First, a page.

The Kanawha River

Kanawha River forms at the junction of New River and Gauley River, near the Gauley Bridge in West Virginia. It is West Virginia’s largest river, flowing through most of its land, and some parts of western Virginia and North Carolina. The Kanawha joins the Ohio River at Point Pleasant in Mason County.

It’s unclear how the river got its name. Some sources attribute it to the white explorers who named it after the Indians who lived along the river. Another possibility was that it was named after the island where the Piscataway Indians lived — “Conoy,” which may be a shortened form of “Kanawha,” pronounced as “Kanaw.” There are also stories that the river was given its name by the Native Americans — Kanawah, which meant place of the white stones. The Shawnee tribe, however, has a different name for the river: Keninskeha, which meant river of evil spirits. Again, there’s an uncertainty about this story, as both names describe the New River more than the Kanawha. Though there’s a reason for the confusion: in colonial times, both the New River and Kanawha are marked in the maps as the “Great Kanhaway.”

“The Great Kanhaway is a river of considerable note for the fertility of its lands, and still more, as leading towards the headwaters of James river. Nevertheless, it is doubtful whether its great and numerous rapids will admit a navigation, but at an expence to which it will require ages to render its inhabitants equal. The great obstacles begin at what are called the great falls, 90 miles above the mouth, below which are only five or six rapids, and these passable, with some difficulty, even at low water. From the falls to the mouth of Greenbriar is 100 miles, and thence to the lead mines 120. It is 280 yards wide at its mouth.”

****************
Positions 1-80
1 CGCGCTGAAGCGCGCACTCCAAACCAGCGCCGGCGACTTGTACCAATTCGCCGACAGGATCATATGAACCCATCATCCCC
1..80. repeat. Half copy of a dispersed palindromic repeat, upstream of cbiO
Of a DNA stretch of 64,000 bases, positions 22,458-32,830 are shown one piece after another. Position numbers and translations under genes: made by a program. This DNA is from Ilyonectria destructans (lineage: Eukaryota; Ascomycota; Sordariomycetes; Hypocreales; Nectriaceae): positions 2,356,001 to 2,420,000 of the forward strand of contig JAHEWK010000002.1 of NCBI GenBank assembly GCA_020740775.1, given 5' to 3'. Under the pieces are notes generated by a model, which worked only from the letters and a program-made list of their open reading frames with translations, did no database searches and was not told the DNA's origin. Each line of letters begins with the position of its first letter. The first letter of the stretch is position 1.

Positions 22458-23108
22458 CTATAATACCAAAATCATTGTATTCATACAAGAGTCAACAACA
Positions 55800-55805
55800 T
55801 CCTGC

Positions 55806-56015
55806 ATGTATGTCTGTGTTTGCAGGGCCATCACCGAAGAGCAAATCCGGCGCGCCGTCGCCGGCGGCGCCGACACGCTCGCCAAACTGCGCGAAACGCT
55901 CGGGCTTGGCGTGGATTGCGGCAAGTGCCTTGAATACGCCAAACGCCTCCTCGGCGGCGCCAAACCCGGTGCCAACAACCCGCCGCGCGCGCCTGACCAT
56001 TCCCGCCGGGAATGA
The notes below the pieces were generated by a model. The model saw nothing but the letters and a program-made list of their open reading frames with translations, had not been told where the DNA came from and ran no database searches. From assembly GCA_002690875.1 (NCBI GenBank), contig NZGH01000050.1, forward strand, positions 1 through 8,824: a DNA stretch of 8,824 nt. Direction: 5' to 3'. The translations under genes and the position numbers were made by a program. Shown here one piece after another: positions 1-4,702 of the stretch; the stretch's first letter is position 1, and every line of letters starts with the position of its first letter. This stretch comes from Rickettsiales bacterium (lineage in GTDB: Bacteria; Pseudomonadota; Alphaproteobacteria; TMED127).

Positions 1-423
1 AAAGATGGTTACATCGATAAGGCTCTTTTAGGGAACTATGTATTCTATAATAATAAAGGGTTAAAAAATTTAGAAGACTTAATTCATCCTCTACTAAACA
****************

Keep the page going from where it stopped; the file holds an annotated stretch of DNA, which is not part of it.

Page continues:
— Thomas Jefferson in Notes on the State of Virginia

The Kanawha was instrumental in West Virginia’s statehood. It was in this very river that the capitol was transfered between Wheeling and Charleston in its many moves throughout the years. Today, the West Virginia State Capitol Building in Charleston faces the Kanawha River, as do the Executive Mansion.

The river is now part of the City of Charleston’s master plan, in revitalizing the city with its riverfront project. The project aims to promote Charleston as a destination city for living and working and to promote Charleston’s recreational and economic potential by utilizing its natural resources. The city hopes that improving the landscape in both sides of the Kanawha will welcome investors that would boost Charleston’s economy and further enhance the quality of living in the city, through the influx of new businesses and establishments in the riverfront.